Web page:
Lok Sabha Deputy Speaker

GS 2 INDIAN POLITY : Parliament and State Legislatures – structure, functioning, conduct of business, powers & privileges and issues arising out of these

Introduction

       The post of Deputy Speaker of the Lok Sabha has been one of the bones of contention between the government and the opposition. This is the first time that the Lok Sabha has functioned for over a year without having a Deputy Speaker.Now, Harivansh Narayan Singh re-elected as Rajya Sabha Deputy Chairman.

https://lh4.googleusercontent.com/F334ijg0wLkJmZHVTjvzDsq0W1Mw5bGFEjtSIvrGEdadSgGlTmeH69_L7GQ6xjJzOpqtgnuo_SvUbjqBSXhJ56sQWaDeaFJ0iElkehBGbLN3AOP-kXYgOs12TWdT0w63wDCqQPvd

History:

  • The institutions of Speaker and Deputy Speaker originated in India in 1921 under the provisions of the Government of India Act of 1919 (Montague-Chelmsford Reforms).
  • Before 1921, the Governor-General of India used to preside over Central Legislative Council.
  • Frederick Whyte and Sachidanand Sinha were appointed as the first Speaker and the first Deputy Speaker (respectively) of the central legislative assembly.
  • 1925, Vithalbhai J. Patel became the first Indian and the first elected Speaker.
  • Government of India Act of 1935 changed the nomenclatures of President and Deputy President to the Speaker and Deputy Speaker.
  • V. Mavalankar and Ananthasayanam Ayyangar being the first Speaker and Deputy Speaker of the Lok Sabha.

Election of Deputy Speaker:

  • Article 93 provides for the election of the Speaker and the Deputy Speaker.
  • by the Lok Sabha itself from amongst its members.
  • elected after the election of the Speaker has taken place.
  • Rules of Procedure and Conduct of Business in Lok Sabha:- “The election of a Deputy Speaker shall be held on such date as the Speaker may fix.”
  • It is by convention that the position of Deputy Speaker is offered to the opposition party in India.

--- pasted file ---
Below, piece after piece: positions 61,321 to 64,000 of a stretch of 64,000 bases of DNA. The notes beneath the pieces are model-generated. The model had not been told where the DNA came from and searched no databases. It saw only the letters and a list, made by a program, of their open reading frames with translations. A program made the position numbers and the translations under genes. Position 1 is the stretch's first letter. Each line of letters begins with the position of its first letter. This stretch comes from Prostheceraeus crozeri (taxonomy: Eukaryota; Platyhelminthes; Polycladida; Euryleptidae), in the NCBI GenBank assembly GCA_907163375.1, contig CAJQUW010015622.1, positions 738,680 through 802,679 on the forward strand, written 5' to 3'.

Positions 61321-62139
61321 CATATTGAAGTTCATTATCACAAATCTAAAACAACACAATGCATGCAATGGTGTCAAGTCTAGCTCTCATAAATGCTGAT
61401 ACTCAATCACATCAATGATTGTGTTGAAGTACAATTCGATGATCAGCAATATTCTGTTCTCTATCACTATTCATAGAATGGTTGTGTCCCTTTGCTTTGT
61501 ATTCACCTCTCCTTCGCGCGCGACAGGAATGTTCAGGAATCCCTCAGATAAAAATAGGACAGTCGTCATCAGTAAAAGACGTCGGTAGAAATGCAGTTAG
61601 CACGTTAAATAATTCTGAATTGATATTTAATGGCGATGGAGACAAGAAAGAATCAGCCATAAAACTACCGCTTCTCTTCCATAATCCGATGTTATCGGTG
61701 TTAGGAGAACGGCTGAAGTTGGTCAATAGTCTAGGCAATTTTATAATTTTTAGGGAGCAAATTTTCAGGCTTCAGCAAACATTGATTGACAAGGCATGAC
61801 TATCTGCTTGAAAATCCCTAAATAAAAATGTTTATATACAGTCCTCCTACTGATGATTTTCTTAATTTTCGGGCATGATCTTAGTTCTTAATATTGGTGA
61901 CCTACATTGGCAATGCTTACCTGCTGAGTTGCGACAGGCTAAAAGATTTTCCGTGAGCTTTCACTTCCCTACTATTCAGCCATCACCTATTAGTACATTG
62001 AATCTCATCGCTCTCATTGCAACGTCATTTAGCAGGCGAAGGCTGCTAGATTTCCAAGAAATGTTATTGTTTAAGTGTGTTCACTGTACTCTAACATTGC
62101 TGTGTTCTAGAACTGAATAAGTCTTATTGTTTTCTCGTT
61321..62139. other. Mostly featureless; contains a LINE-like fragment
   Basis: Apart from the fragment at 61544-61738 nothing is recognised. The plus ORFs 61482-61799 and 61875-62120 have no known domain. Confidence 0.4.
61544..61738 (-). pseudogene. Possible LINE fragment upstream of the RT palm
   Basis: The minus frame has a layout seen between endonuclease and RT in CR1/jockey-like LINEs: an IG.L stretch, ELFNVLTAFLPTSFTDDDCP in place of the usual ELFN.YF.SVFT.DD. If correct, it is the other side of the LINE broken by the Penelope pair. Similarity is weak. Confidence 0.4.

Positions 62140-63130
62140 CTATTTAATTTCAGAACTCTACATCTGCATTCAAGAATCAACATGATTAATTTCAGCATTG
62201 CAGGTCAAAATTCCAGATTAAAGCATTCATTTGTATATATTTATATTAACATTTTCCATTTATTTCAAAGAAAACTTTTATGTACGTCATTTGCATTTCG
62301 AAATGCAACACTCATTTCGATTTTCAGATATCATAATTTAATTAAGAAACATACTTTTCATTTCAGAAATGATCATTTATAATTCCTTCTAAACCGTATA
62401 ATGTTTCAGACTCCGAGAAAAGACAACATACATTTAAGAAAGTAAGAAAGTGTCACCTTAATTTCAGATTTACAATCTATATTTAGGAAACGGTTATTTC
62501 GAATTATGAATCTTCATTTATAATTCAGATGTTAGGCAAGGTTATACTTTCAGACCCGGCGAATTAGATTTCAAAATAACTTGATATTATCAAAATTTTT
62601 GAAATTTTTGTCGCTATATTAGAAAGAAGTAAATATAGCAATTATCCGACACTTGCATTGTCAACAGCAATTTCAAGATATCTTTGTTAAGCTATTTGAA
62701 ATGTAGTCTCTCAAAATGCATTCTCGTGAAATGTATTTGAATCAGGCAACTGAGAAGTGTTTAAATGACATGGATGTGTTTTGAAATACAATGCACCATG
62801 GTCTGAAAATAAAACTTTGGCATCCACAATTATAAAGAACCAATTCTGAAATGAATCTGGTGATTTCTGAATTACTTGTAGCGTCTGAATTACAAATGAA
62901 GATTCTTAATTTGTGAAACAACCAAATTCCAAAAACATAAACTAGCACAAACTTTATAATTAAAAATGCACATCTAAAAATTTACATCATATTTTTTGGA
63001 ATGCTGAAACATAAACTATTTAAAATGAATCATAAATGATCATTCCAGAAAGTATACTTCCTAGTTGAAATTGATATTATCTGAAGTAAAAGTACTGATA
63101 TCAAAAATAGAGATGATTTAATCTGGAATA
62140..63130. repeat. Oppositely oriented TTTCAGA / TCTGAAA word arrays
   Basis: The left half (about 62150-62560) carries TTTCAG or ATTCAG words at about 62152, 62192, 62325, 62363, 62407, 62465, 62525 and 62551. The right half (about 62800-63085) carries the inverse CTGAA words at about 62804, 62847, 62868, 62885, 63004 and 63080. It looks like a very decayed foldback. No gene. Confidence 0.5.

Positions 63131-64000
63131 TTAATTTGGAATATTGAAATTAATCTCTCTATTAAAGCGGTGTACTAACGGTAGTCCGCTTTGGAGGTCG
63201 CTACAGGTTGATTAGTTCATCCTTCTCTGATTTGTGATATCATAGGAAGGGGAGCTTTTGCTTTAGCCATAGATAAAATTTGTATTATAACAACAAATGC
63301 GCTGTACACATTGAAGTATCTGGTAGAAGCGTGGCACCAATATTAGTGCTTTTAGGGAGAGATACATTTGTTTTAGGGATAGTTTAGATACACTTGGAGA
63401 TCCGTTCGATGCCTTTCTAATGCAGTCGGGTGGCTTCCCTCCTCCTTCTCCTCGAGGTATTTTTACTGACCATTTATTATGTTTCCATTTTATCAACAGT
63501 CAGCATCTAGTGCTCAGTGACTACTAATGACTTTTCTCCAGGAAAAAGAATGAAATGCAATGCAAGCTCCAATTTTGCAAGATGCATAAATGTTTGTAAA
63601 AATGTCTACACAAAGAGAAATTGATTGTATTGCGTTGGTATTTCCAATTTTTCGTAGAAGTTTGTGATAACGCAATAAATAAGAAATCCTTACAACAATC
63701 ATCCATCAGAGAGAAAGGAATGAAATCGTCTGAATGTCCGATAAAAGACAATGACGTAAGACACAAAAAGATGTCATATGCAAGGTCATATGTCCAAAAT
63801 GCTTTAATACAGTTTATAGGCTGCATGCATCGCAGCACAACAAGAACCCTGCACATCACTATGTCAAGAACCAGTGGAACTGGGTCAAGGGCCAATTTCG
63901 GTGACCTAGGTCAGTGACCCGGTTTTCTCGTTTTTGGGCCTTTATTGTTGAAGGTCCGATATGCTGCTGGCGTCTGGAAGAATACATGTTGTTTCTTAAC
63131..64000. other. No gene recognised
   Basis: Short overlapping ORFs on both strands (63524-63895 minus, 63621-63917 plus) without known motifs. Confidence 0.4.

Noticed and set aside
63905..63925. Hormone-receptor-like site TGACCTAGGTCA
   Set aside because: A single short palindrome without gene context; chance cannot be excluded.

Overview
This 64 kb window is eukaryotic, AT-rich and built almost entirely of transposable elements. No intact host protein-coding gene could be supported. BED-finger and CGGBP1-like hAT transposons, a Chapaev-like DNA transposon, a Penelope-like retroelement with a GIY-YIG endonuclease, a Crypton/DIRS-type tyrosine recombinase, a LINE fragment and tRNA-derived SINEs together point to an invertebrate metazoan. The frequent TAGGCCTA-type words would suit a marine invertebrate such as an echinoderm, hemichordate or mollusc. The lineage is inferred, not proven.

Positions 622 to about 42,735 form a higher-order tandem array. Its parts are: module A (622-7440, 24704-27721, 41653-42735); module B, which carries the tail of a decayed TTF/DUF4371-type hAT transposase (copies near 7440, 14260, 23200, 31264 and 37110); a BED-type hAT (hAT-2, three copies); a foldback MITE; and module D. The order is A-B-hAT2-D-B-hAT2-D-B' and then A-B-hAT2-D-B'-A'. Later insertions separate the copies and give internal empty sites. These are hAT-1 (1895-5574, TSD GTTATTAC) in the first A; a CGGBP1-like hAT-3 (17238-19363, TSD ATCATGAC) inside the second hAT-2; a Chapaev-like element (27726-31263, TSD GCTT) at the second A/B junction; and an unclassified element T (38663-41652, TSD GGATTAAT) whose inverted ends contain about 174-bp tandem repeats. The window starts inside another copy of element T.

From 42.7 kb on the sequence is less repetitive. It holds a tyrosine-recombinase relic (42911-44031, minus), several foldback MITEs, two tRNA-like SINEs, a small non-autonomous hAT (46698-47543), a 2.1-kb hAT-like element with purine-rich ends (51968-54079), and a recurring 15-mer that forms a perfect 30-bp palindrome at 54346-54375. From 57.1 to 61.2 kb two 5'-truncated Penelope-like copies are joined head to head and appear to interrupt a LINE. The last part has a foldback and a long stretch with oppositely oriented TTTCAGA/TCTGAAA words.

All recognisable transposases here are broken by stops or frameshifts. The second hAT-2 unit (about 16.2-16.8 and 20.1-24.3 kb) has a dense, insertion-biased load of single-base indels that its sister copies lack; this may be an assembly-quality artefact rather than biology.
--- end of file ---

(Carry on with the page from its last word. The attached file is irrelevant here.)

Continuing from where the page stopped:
Office of the Speaker and Deputy Speaker:

  • while the members of Parliament represent the individual constituencies, the Speaker represents the full authority of the House itself.
  • has extensive functions to perform in matters 
    • administrative
    • judicial
    • regulatory.
  • enjoys vast authority under the Constitution and the Rules.
  • represents its collective voice.
  • is the ultimate arbiter and interpreter which relates to the functioning of the House.
  • decisions are:
    • final and binding
    • ordinarily cannot be questioned
    • Cannot be challenged or criticised.
  • more symbolic of parliamentary democracy than some real authority.
  • no need to resign from their original party though as a Deputy Speaker(have to remain impartial)

Power & Roles of Deputy Speaker:

  • performs the duties of the Speaker’s office when it is vacant.
  • acts as the Speaker when the latter is absent from the sitting of the House.(both cases-assumes all the powers of the Speaker.)
  • presides over the joint sitting of both the Houses of Parliament, in case the Speaker is absent from such a sitting.
  • is not subordinate to the Speaker.
  • has one special privilege(whenever he is appointed as a member of a parliamentary committee, he automatically becomes its chairman.)
  • decides whether a bill is a money bill or a non-money bill.
  • maintains discipline and decorum.(can punish a member for unruly behaviour by suspending him/her.)
  • permits the moving of various kinds of motions and resolutions
    • motion of no confidence
    • motion of adjournment
    • motion of censure
    • calling attention notice.
  • while presiding over the House, cannot vote in the first instance; he can only cast vote in the case of a tie.

Tenure and removal:

  • hold office until
    • cease to be a member of the Lok Sabha or
    • they resign.
  • can be removed from office by a resolution passed in the Lok Sabha by an effective majority of its members.

Conclusion

            The Office of the Speaker and Deputy Speaker occupies a pivotal position in our parliamentary democracy,symbolises the dignity and power of the House.

            With the televising of proceedings of Parliament, the small screen brings to millions of households in the country the day-to-day developments in the House, making the Speaker’s task all the more important.

Leave a Reply

Subscribe to our Current Affair Materials

%d bloggers like this: